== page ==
- Office design moving toward impactful spaces and tools that encourage and enhance collaborative work.
- People are innately social animals that head into the office to work with others — teamwork is increasing with no signs of slowing.
- Designing intentional workplaces that support teamwork and the cross-pollination of ideas outside of teams.
- Creating a social space where the staff has to be intentional about how they contribute fosters innovation and drives business success.
- Redefining how social mediums work for small businesses may require joining forces with a competitor or complementary service to solidify resilience in the new economy.
- If you downsized, why not invite small business coworking and entrepreneurial roundtables into those unused areas of your office to mentor and regroup.
Time is a new luxury, as we arrive back behind the desk to catch up from the past few weeks. Technology layered into the workplace augments the environment — helping people focus, prioritize time, and offload non-value added tasks. Analog and digital elements are being integrated into the workplace to interesting ways to make things effortlessly easy.
Work from home has increased the need for more seamless connectivity. Technology has been striving to adapt to the virtual office for quite some time. As we return within phases and guidelines, we will continue to take advantage of flexible options. Furniture that lets teams quickly reconfigure and adjust to social distancing will be very important for the transition back into the office.
The handsfree workspace could see us walking into an office space where a digital assistant automatically books space for you (and can release it as well if you don’t show up). Innovation in materials science has already created the SILQ office chair, which responds to the inputs your body gives it with only one adjustment. When you are done, it can all be reset for the next group. So the future of work is already in development with technology at the helm.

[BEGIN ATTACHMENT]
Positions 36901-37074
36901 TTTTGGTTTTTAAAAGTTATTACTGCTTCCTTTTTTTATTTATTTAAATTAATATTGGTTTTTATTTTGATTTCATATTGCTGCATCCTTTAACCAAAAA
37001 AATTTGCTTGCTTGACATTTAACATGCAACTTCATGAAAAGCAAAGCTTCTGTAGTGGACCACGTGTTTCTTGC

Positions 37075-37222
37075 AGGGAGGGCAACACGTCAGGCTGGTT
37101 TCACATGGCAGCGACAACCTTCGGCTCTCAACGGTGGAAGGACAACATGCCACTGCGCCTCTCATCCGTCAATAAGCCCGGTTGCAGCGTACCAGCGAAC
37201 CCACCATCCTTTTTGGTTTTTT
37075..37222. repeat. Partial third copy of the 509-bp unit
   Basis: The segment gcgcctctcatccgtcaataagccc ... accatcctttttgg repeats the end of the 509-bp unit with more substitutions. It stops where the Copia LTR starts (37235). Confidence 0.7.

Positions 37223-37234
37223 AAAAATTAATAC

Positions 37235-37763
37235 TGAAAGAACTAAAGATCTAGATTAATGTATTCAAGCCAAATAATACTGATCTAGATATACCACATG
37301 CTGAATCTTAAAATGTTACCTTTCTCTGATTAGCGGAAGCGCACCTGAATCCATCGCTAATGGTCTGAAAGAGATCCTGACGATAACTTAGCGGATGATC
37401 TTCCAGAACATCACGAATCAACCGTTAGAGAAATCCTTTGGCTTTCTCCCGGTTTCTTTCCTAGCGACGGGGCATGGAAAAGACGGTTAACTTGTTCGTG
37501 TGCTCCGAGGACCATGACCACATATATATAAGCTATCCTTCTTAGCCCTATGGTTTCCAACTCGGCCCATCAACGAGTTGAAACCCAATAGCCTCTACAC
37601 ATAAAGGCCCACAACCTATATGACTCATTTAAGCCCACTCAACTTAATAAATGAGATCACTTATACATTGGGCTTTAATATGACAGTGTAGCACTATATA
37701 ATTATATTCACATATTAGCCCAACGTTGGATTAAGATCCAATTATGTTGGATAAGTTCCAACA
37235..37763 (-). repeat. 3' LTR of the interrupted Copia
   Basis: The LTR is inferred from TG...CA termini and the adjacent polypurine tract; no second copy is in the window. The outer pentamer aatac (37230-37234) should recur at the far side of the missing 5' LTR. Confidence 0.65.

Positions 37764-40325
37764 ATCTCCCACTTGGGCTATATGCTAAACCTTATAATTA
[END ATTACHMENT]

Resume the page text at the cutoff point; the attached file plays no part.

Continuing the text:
COMMUNICATIONS & TRAINING
The level of organizational communications prevalent during the work from home period should be maintained after employees are allowed back into the office. Openly sharing protocols for visitors, social distancing, and housekeeping will establish a sense of trust that employees’ health, safety, and wellbeing will remain top priorities. Things will be different around the office post-COVID-19, and a robust training and change communications program will establish this “new normal.”
Office design is evolutionary. It will continue to address changes ahead and in the middle of the curve. Prepare for more design elements that support how people feel, think, and move. You’ll see more transparency from brands and products, more ways to make meaningful connections and build relationships. More ways to make life easier at work and more ways to make things personal.
Our team has been staying up on these trends to advise and assist with upgrades and changes that you may need to make your workspaces compliant. We have assembled some industry-wide Workplace Reopening Strategies to help make your transition back to work as seamless as possible.
Photo from Gensler Sacramento
MEET TERESA ALVAREZ: Teresa is an office furniture specialist who can help your workspace become more in touch with changes coming into the workspace. With 12 years of experience in the office interiors and office supply business, she can help you find creative solutions for the transition to the new normal. Contact her via email at email@example.com or give her a call at 888-910-3769 x139.